I read an interesting blog this morning that advances an argument that I thought, like the anti-vax movement, had been debunked by actual data a long time ago. And like that movement, the argument still keeps coming up over and over again.
The “argument” is about recipient engagement, and about whether it actually has an impact on inbox placement. On the one side, ISPs and very high volume senders seem to be in accord: engagement informs automated deliverability processes that make decisions about inbox placement. On the other are those who think (or wish) it doesn’t.
The author’s chief argument? He’s never seen the impact. I believe him, but that could be because he’s not sending mail that compels a measurable amount of engagement. In any case, the logic is fallacious; I’ve never seen water evaporating into the atmosphere and magically turn into clouds, but I am convinced that it happens all the time.
The author’s second argument is that a large free inbox provider recently mentioned that they don’t count clicks (which is not actually new news, but it’s apparently news to enough people to make it seem like news). This, according to the author, shakes the very foundation upon which are laid the arguments of the “engagement matters” crowd.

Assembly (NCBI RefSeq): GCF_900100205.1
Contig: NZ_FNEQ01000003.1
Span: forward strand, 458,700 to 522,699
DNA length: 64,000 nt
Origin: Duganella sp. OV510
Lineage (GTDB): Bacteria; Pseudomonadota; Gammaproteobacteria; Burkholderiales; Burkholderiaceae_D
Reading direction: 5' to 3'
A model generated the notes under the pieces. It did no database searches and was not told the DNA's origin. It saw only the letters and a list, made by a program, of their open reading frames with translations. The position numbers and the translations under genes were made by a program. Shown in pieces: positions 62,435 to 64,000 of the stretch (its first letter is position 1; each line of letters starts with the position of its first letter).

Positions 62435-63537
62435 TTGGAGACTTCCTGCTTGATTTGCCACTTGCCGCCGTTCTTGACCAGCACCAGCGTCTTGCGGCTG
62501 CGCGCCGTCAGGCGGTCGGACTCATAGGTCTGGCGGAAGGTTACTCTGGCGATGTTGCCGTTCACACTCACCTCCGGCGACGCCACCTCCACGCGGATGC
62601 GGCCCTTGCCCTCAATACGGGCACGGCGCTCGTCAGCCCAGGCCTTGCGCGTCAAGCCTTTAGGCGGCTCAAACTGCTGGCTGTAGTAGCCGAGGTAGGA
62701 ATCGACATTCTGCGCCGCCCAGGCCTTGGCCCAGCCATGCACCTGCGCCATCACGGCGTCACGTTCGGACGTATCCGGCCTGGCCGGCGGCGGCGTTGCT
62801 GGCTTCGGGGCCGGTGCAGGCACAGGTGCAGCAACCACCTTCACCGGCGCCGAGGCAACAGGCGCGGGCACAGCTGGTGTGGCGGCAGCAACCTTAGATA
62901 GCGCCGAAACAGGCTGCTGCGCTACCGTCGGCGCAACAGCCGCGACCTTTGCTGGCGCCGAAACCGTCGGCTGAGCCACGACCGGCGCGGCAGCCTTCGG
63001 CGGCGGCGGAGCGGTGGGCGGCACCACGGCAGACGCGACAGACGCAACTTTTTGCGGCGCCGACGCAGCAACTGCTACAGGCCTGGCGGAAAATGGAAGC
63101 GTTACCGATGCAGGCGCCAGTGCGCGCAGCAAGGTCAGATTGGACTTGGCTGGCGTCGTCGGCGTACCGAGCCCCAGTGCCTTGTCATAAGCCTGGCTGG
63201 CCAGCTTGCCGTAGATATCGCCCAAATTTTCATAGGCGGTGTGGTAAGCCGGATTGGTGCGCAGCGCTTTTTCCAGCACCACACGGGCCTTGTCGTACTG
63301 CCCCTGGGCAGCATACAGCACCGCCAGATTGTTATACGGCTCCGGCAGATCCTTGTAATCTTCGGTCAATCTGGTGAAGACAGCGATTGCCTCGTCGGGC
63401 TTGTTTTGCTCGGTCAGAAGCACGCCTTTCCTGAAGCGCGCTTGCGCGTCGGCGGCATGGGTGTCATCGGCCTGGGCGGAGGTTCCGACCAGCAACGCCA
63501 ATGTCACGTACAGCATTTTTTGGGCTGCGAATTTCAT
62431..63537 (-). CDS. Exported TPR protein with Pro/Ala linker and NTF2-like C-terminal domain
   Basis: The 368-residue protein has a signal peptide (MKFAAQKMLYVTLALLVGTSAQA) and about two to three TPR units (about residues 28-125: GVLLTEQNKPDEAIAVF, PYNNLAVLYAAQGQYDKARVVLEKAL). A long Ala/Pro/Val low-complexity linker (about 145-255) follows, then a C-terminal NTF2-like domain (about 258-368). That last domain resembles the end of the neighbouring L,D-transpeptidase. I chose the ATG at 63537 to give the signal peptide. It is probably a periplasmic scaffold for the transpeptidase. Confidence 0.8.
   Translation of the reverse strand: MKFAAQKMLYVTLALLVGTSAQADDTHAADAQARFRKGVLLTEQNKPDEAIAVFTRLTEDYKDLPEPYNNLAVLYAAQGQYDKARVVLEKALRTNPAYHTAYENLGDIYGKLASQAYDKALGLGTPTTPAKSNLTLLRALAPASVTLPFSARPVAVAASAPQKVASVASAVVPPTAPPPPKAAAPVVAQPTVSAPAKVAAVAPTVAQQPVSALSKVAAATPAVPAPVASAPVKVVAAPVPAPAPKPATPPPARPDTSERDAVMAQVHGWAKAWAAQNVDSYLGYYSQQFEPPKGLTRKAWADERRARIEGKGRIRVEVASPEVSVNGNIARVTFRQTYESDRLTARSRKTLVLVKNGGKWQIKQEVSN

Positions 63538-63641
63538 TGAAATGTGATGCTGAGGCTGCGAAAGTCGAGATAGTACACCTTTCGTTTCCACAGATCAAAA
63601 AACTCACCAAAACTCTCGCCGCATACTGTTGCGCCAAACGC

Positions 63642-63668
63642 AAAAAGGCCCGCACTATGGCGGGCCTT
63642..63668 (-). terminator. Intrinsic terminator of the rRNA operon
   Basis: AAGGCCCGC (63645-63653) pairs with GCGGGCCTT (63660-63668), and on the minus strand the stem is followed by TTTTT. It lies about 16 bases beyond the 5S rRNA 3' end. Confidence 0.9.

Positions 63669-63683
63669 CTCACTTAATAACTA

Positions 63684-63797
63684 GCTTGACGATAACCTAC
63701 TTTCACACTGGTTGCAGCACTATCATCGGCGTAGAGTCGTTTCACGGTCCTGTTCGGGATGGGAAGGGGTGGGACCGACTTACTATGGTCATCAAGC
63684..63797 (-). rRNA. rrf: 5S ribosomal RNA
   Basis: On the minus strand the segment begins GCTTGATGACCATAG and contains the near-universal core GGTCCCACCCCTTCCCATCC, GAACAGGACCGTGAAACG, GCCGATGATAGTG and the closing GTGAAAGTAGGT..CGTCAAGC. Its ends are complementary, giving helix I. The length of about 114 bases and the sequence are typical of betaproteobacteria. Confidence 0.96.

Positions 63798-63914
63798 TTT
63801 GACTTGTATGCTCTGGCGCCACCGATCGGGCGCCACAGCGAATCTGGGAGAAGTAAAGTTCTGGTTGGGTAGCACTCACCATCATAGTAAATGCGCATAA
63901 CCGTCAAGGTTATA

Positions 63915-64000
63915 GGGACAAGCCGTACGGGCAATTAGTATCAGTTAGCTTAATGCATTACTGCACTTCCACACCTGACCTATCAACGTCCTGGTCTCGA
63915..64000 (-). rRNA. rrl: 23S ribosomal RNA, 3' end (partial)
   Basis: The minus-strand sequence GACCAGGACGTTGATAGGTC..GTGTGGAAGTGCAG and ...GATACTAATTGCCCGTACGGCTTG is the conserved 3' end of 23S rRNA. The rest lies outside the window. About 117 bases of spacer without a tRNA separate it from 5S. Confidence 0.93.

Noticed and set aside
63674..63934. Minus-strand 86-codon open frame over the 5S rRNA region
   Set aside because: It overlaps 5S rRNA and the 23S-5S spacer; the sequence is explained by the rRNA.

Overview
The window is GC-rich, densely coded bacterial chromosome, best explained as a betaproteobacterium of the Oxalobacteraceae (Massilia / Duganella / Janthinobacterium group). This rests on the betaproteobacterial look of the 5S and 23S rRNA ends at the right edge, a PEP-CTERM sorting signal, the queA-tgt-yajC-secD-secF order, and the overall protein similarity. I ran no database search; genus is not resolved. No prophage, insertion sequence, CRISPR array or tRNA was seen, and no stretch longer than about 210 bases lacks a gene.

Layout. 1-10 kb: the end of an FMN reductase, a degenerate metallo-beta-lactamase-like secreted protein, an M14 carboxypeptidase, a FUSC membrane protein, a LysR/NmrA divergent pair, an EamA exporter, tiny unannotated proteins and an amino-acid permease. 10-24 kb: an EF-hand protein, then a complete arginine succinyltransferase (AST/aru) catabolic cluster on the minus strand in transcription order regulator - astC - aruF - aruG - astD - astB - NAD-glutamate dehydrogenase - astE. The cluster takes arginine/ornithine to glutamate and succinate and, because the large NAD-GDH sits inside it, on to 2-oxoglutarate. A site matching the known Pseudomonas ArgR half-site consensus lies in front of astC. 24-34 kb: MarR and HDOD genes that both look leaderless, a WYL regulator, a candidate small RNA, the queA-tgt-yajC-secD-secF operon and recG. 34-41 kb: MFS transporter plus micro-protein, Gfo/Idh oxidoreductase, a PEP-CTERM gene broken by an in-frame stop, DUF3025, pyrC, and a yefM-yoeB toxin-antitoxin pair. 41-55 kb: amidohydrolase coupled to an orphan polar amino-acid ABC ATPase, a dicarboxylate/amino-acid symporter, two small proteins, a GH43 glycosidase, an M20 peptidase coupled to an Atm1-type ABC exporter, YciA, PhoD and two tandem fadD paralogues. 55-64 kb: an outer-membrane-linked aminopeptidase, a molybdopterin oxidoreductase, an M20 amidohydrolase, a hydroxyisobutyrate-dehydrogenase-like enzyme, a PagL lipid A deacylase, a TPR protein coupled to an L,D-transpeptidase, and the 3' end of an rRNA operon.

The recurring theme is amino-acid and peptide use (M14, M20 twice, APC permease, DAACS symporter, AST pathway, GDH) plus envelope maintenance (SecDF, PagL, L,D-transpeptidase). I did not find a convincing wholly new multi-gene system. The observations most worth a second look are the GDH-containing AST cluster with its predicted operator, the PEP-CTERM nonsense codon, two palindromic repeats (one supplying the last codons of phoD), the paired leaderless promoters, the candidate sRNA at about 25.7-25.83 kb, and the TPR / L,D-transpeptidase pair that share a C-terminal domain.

ESPs and recipient domains must necessarily measure engagement in different ways. Free inbox providers control the entire interface, and collect data about recipient interactions to which ESPs have no access. ESPs rely on opens and clicks, because that’s pretty much all they can measure.
Take one of those two away, and it gets very hard for the sender to measure interactions in a meaningful way. When an ISP says they don’t count clicks, it’s not because engagement doesn’t matter. It’s because they have a ton of other ways to measure it that senders don’t.
In what other ways do ISPs measure interaction and engagement? Well, at the very same conference that is the backdrop for the author’s piece, the ISPs also detailed seven metrics they measure, of which zero are clicks, and of which only one is also measurable by the sender. None of the others were mentioned by the author in his piece:
- Open (GOOD)
- Reply (GOOD)
- Move to junk (BAD)
- Not junk (GOOD)
- Delete without open (BAD)
- Move to folder (GOOD)
- Add to address book (GOOD)
If you want even more detail, you can also have a gander at a research paper Google published in 2011 that reveals the exact algorithm employed by Gmail to measure recipient interaction and engagement, and to award preferred positioning within the Gmail inbox to mail that matters most to the individual recipient.
It’s easy to understand how senders can get hung up over engagement. Large recipient domains have far more data at their disposal to inform their automated deliverability decisions than senders do to measure engagement. It is wrong to assume that the ISPs don’t measure interaction and engagement just because they measure it in fundamentally different ways.